Electrical Engineering
      and Computer Sciences

Electrical Engineering and Computer Sciences

COLLEGE OF ENGINEERING

UC Berkeley

Programming Language Support for Geometric Computations

Mark Gordon Segal

EECS Department
University of California, Berkeley
Technical Report No. UCB/CSD-90-557
January 1990

http://www.eecs.berkeley.edu/Pubs/TechRpts/1990/CSD-90-557.pdf

Implementing an algorithm that computes the values of geometric quantities has required their translation into explicit coordinate arrays comprehensible in an appropriate computer language. The simplicity and intuition inherent in the mathematical expression of geometric objects is lost in a profusion of coordinates rendering programs difficult to implement, understand, and debug.

This problem is overcome by providing a set of programming language constructs based on geometric objects rather than their coordinate representations. These objects and operations on them are adapted from standard mathematical usage. The actual coordinate computations are hidden and carried out automatically, resulting in a concise program looking much like its mathematical counterpart.

These constructs are suitable for programming a range of geometric computations. Examples show their use in the calculations of linear geometry, computer graphics, finite element analysis, relativistic kinematics and robotics.

A compiler for the language constructs can check geometric expression syntax and semantics. It can also recognize special operators and operands (diagonal or sparse matrices, for instance) so that unnecessary and possibly inaccurate floating-point operations are automatically avoided. Calls to a runtime package actually carry out the operations on representations of geometric objects. The issues involved in writing such a compiler and its associated runtime package are discussed.

A preliminary implementation is presented and the prospects for its generalization assessed.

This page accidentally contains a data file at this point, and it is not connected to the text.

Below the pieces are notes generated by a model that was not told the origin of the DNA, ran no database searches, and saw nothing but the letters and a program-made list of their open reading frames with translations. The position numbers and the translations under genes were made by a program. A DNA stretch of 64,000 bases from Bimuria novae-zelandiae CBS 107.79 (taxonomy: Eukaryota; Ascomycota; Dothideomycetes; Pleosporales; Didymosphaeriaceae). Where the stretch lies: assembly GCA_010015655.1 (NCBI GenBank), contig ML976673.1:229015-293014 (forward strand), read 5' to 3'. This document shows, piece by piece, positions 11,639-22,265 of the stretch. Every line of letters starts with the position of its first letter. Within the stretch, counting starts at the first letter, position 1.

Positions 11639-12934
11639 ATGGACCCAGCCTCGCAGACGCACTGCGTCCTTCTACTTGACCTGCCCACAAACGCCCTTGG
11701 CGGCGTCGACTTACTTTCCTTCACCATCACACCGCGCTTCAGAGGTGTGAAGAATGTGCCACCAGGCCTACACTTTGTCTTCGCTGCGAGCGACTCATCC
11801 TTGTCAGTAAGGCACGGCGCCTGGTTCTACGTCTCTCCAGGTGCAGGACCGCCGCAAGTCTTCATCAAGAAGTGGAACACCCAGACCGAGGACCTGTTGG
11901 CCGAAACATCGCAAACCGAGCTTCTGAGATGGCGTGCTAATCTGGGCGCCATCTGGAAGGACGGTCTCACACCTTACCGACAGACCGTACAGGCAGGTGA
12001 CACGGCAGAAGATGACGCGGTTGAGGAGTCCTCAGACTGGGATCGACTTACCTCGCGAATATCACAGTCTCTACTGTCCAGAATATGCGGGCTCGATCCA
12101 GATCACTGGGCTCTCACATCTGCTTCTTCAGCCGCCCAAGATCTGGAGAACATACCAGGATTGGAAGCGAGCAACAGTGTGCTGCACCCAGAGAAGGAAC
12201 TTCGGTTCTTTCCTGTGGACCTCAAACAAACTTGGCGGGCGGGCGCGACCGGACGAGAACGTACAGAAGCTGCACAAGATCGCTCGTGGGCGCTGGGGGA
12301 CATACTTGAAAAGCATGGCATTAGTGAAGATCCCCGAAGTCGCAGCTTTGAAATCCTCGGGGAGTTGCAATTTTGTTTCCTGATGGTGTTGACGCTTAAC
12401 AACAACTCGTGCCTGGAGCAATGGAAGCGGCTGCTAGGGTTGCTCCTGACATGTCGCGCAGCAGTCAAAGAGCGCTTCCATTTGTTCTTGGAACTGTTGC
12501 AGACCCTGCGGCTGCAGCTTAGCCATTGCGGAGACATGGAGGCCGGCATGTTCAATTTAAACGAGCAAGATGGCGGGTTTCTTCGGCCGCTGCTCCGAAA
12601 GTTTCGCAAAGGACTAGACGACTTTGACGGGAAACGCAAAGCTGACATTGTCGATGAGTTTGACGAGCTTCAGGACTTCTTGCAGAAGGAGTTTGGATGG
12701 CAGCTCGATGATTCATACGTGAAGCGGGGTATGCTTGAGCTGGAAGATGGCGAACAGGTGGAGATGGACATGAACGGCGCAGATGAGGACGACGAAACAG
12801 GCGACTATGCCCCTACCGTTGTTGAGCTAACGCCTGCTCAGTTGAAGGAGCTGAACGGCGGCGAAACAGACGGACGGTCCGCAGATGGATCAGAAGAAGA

Advisor: Carlo H. Séquin


BibTeX citation:

@phdthesis{Segal:CSD-90-557,
    Author = {Segal, Mark Gordon},
    Title = {Programming Language Support for Geometric Computations},
    School = {EECS Department, University of California, Berkeley},
    Year = {1990},
    Month = {Jan},
    URL = {http://www.eecs.berkeley.edu/Pubs/TechRpts/1990/6173.html},
    Number = {UCB/CSD-90-557},
    Abstract = {Implementing an algorithm that computes the values of geometric quantities has required their translation into explicit coordinate arrays comprehensible in an appropriate computer language.  The simplicity and intuition inherent in the mathematical expression of geometric objects is lost in a profusion of coordinates rendering programs difficult to implement, understand, and debug.  <p>This problem is overcome by providing a set of programming language constructs based on geometric objects rather than their coordinate representations. These objects and operations on them are adapted from standard mathematical usage. The actual coordinate computations are hidden and carried out automatically, resulting in a concise program looking much like its mathematical counterpart. <p>These constructs are suitable for programming a range of geometric computations.  Examples show their use in the calculations of linear geometry, computer graphics, finite element analysis, relativistic kinematics and robotics. <p>A compiler for the language constructs can check geometric expression syntax and semantics. It can also recognize special operators and operands (diagonal or sparse matrices, for instance) so that unnecessary and possibly inaccurate floating-point operations are automatically avoided. Calls to a runtime package actually carry out the operations on representations of geometric objects. The issues involved in writing such a compiler and its associated runtime package are discussed. <p>A preliminary implementation is presented and the prospects for its generalization assessed.}
}

EndNote citation:

%0 Thesis
%A Segal, Mark Gordon
%T Programming Language Support for Geometric Computations
%I EECS Department, University of California, Berkeley
%D 1990
%@ UCB/CSD-90-557
%U http://www.eecs.berkeley.edu/Pubs/TechRpts/1990/6173.html
%F Segal:CSD-90-557